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way fewer. so that defence doesn't quite work when it comes to online retail. i guess this is just another example of the algorithms doing theirjob, and doing them well. the company is actively promoting other racist stuff. the algorithm knows that lots of people who type in ‘boogaloo‘ are interested in military stuff, and so it promotes and suggests military equipment. but others might say it's not a particularly smart move to suggest military equipment to an organisation that has links to the extreme right and to terrorist offences. some of the items and symbols are not just racist, they've been appropriated. right. so for example, the swastika was — and still is — a hindu sign and a lot of these new neo—nazi signs are old pagan signs. this is why the algorithm's so important, because if you're typing in "kkk" or "white supremacy", it's pretty clear what you're searching for. are they platforms? are they publishers?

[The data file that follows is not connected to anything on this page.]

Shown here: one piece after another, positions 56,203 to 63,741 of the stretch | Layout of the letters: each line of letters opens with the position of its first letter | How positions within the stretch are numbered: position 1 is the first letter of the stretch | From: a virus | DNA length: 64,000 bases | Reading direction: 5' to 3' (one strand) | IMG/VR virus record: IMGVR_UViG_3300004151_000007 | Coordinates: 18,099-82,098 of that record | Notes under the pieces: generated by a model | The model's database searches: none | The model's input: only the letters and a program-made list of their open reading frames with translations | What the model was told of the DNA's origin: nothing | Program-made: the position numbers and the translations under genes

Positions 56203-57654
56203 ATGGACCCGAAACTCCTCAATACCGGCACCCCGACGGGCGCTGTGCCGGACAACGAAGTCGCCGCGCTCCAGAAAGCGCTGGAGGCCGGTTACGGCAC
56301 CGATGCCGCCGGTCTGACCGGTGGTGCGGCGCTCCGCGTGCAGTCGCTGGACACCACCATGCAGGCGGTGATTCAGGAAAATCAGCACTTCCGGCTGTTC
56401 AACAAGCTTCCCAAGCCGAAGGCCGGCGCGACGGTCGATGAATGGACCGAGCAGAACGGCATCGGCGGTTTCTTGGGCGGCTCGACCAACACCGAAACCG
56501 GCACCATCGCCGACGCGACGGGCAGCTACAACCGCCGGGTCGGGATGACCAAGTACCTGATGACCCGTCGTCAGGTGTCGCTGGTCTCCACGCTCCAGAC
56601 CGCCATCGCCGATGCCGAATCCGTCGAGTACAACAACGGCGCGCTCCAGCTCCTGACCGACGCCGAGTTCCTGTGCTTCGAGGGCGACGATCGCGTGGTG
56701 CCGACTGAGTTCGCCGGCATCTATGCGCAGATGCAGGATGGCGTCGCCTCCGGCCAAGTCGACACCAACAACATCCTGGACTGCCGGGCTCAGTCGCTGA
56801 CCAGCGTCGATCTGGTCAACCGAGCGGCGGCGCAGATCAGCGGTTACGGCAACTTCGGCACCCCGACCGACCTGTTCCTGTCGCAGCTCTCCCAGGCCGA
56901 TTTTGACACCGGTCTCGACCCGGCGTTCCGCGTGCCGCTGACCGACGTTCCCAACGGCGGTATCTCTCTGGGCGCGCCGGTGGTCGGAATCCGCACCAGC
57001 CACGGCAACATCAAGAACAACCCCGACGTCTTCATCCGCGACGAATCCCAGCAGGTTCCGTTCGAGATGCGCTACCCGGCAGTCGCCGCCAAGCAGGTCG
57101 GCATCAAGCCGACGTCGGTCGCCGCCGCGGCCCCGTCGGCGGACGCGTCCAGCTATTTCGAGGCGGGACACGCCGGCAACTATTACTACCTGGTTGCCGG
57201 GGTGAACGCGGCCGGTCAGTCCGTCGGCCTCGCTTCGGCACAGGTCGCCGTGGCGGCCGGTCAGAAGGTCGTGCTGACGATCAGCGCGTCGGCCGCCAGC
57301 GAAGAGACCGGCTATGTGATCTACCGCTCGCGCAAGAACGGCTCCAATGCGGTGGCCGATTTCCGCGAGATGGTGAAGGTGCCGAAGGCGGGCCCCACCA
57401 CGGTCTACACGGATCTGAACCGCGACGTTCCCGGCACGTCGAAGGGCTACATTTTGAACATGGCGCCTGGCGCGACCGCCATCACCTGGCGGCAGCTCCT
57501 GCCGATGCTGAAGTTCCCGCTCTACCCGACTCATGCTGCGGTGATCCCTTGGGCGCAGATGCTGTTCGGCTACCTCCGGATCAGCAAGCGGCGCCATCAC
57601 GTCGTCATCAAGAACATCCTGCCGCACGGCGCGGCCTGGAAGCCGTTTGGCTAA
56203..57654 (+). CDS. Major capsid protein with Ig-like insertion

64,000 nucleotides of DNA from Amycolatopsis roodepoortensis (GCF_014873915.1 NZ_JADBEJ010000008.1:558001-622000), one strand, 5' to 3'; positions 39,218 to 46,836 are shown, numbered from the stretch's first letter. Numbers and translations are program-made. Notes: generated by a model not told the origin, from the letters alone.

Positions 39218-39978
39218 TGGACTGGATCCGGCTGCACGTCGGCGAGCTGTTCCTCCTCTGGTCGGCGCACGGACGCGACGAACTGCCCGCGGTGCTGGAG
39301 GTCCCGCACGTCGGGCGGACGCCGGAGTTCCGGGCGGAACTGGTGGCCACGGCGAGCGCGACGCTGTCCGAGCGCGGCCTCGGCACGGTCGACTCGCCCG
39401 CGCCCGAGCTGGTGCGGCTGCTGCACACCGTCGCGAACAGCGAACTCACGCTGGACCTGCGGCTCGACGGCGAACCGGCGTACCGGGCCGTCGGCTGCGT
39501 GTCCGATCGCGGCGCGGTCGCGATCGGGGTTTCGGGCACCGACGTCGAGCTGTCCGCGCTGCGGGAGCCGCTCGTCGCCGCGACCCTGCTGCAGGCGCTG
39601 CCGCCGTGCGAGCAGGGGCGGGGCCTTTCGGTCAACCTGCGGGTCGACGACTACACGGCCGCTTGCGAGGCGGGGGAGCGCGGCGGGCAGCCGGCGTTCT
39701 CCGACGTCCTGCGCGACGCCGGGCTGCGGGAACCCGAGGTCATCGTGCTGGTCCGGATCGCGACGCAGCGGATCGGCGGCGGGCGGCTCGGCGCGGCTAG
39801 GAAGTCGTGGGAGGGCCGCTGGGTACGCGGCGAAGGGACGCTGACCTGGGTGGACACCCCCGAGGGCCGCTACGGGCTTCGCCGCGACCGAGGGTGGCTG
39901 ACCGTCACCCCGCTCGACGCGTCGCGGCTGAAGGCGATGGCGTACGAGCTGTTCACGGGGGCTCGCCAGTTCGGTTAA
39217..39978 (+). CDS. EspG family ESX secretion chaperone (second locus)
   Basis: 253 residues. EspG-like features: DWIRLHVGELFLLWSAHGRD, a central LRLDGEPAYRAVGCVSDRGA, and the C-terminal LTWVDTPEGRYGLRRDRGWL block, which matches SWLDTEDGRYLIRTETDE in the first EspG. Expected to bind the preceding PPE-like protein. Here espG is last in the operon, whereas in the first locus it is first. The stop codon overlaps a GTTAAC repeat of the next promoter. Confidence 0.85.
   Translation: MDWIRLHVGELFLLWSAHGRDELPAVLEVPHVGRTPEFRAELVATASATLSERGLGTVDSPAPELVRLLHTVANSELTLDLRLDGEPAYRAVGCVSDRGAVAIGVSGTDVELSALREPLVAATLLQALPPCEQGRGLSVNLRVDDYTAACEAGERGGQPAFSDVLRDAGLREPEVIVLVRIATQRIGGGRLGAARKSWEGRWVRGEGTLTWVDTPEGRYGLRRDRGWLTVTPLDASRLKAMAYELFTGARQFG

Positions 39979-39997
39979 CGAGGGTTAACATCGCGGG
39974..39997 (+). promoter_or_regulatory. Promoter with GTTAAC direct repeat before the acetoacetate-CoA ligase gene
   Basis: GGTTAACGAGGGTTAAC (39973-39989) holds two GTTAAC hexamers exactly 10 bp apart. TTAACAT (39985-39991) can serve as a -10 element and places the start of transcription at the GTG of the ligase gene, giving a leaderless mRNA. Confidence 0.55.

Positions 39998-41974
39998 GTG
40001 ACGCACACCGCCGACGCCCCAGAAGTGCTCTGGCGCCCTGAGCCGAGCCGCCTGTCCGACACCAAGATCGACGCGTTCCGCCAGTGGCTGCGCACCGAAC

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how much responsibility do they want to take? you could argue that amazon could say "look, we are libertarians. we think that we should sell everything. we don't make judgement calls on that." but when amazon comes out and supports black lives matter, at that point, they do have a value system. and i think the big question here is, is supporting black lives matter and having this kind of product for sale, are they compatible? james, fascinating stuff. thanks for doing that report for us. hello and welcome to the week in tech. it was the week that twitter announced plans to ban and suspend accounts linked to the qanon conspiracy theory, whose supporters believe there are people plotting against the president of the usa. campaigners suggested that england's test and trace programme in the uk breaks gdpr data rules, as the system was launched without carrying out an assessment of its impact on privacy. the uk government stated that there was no evidence of data being used unlawfully. music streaming service spotify